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As a child, Luigi Talamoni, of Monza, Italy, attended daily Mass with his father. He served as an altar boy with the hope of becoming a priest. Subsequently, Luigi began studying for the priesthood at an oratory that functioned as a school for boys too poor to afford the preparatory education needed to qualify for the seminary. He continued on to the archdiocesan seminary of Milan, and was ordained at the age of twenty-two. Father Talamoni was to remain at the Milan seminary for the rest of his life, serving as a professor. With silent patience he endured the humiliating mockery to which he was subjected by certain other faculty members and seminarians with liberal ideas who considered him too traditional. But he was revered by Achille Ratti, the future Pope Pius XI. In addition to serving at the seminary, Father Talamoni also spent many hours hearing confessions at Milan's cathedral, where the laity flocked to him as a holy and wise confessor. To serve the needs of the sick and the elderly, he co-founded with Maria Biffi Levati a new women's congregation, the Misericordines of Saint Gerard. Father Talamoni died on January 31, 1926.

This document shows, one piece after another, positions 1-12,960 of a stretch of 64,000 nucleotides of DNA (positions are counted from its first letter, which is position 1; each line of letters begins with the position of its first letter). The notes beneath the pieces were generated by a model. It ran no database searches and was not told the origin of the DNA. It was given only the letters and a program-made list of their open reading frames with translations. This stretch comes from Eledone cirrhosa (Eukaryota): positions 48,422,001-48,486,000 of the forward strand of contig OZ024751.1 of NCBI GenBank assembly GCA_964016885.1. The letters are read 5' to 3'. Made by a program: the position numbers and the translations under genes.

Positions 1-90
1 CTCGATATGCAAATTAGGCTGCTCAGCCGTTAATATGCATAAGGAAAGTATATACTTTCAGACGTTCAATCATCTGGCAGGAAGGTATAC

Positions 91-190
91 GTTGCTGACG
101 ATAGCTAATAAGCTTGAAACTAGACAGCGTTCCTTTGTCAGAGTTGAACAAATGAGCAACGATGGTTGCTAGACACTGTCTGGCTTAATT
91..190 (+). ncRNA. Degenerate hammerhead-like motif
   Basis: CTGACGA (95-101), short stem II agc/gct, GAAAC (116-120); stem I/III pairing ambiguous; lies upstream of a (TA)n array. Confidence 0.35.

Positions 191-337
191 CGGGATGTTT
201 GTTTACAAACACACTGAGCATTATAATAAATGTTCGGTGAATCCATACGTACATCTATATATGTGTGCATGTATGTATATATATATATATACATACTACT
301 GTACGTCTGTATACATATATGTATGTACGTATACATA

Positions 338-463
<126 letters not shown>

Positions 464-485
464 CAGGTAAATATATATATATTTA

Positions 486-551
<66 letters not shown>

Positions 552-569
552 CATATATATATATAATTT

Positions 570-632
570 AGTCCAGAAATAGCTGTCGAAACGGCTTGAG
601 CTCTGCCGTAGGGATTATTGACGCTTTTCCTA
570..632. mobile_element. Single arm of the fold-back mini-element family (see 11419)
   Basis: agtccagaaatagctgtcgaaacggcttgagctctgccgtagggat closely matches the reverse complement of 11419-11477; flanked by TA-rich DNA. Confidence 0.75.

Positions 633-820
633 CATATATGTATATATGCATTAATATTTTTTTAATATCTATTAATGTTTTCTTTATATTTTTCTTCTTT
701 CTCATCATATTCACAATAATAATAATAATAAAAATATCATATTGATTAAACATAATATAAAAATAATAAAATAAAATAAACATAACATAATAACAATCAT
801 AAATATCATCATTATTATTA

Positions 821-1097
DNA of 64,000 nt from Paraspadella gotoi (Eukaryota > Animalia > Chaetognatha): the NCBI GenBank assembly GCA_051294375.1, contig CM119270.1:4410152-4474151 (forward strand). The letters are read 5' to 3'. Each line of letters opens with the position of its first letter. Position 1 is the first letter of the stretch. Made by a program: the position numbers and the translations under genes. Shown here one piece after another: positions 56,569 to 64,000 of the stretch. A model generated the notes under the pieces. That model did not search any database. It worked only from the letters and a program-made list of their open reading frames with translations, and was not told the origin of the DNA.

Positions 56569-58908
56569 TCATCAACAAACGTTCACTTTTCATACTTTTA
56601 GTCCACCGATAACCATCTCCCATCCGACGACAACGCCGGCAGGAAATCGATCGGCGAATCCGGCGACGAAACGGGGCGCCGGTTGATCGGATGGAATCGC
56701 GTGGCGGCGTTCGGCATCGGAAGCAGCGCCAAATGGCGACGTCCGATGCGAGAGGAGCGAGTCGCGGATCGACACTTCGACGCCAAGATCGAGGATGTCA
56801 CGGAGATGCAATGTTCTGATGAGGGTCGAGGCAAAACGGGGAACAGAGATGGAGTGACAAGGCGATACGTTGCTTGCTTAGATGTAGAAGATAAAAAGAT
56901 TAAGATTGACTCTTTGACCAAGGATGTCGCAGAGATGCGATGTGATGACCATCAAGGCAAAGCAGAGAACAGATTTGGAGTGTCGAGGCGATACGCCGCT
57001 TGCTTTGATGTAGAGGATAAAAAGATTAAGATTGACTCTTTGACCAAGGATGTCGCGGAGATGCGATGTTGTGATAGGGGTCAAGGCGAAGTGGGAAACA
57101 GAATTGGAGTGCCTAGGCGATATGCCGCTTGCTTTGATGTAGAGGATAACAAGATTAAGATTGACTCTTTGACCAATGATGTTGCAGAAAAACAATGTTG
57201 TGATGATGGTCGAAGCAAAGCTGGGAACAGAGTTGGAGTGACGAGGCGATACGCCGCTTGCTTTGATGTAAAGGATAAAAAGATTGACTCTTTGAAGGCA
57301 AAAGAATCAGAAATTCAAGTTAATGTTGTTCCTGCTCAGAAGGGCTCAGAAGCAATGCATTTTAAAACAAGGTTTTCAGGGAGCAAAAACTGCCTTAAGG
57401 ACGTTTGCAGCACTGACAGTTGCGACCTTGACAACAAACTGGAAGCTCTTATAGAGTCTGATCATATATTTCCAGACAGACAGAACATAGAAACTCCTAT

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By Matt Hicks
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